Delphine Burtin’s photographs begin with commonplace objects—a clementine, a shower drain, an egg crate, the fringe pulled from a spiral notebook—but it would be too simple to classify her work as still-life photography. The Swiss artist finds her subjects and manipulates them so as to uproot them from their intended contexts. Her work merges photography and sculpture, fact and fiction, construction and happenstance. Each frame becomes a “visual accident,” provoking the sensation of “stumbling around everyday images,” as the artist has described.
In her first U.S. solo show at Benrubi Gallery, “Encouble,” Burtin presents an investigative series she started while completing a degree in photography, following a long-time career as a graphic designer. Her background in photography no doubt informs the rigorous compositions, which are intently focused on the arrangement of light and shadow.
To achieve her trompe-l’oeil illusions, Burtin employs two distinct approaches. In some works, she photographs an object and then interferes with the resulting print, cutting into it and folding it to generate a set of parts that are then recombined in a new form. The effects are often produced through simple means. For Untitled, Encouble (#13) (2013), the artist photographed a print in which an empty film canister balances on a small marble, but by pushing the original image to the corner of the frame she creates a dizzying mirage—as if the film canister is about to topple off the corner of a table. In compositions like Untitled, Encouble (#3) (2013), her process becomes more abstract. Countless layers of paper strips amass, making it impossible to know just how many times the image was transformed.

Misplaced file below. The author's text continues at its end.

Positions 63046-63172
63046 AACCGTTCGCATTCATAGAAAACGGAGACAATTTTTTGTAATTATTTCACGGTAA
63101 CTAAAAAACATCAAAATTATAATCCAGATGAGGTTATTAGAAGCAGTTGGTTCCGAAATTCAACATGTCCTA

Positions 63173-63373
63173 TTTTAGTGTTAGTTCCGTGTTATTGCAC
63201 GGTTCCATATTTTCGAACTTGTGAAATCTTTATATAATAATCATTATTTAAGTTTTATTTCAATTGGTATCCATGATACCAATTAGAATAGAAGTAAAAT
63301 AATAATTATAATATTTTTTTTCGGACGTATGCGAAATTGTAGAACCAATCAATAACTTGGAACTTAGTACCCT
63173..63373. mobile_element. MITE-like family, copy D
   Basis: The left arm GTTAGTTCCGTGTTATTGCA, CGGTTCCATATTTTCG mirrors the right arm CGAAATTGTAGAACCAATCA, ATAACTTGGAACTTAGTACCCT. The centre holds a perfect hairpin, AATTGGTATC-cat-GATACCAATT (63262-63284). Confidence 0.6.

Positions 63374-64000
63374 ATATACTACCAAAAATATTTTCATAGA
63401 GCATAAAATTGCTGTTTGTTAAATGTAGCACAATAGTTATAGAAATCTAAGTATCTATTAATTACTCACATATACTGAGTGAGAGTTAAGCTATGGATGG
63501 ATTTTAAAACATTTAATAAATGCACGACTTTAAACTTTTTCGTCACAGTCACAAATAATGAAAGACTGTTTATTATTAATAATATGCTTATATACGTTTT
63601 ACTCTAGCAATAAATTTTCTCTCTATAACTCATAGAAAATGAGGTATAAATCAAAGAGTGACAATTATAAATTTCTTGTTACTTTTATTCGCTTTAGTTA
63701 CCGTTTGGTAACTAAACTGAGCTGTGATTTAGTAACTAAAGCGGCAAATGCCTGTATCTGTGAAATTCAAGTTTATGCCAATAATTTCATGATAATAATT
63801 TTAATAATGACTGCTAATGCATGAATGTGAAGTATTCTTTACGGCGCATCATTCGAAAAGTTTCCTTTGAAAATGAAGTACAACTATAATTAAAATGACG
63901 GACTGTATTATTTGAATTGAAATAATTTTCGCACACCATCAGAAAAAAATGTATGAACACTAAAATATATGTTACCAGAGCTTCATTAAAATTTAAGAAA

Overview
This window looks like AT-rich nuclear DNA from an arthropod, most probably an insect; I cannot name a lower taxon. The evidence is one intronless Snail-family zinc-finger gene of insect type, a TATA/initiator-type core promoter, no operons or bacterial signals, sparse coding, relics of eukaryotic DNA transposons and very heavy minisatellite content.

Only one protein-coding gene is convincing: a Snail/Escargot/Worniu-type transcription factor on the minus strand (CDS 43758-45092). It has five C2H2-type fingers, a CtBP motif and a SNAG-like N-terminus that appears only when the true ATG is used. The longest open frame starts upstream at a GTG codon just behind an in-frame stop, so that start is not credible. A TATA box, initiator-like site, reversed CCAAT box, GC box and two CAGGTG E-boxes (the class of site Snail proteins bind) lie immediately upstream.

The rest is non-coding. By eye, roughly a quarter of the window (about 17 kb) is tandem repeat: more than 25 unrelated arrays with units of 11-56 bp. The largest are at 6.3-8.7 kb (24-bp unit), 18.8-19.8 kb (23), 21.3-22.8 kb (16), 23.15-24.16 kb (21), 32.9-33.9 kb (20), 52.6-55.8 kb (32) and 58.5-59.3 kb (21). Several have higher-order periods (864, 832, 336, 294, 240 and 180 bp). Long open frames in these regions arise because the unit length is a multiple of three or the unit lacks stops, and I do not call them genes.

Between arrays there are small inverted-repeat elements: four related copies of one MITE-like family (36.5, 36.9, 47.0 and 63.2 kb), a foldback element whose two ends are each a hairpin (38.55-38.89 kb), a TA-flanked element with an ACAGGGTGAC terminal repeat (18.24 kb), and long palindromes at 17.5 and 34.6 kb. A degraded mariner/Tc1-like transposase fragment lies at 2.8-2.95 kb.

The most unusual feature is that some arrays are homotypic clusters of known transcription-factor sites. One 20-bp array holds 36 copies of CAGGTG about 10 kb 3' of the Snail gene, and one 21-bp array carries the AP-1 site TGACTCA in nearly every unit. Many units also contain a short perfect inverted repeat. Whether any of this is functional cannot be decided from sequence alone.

Another technique that Burtin employs to distance her subjects from reality is the use of exaggerated lighting—whether enhanced natural light or in the studio. Sometimes she juxtaposes the two light sources through collage. The low-contrast and elevated view in Untitled, Encouble (#46) (2013) sets up an enigmatic mood. Eventually, after prolonged viewing, the uncertain image coheres and we realize we’re simply looking at a cracked eggshell.
Burtin’s take on the still-life has a strong narrative element, with each image telling a story of how an ordinary object is transformed into something surreal. The experience of looking at the photographs is one characterized by a constant back-and-forth and multiple glances, asking oneself where the boundary between reality and artifice lies.
“Encouble” is on view at Benrubi Gallery, New York, Sept. 10 – Oct. 24, 2015.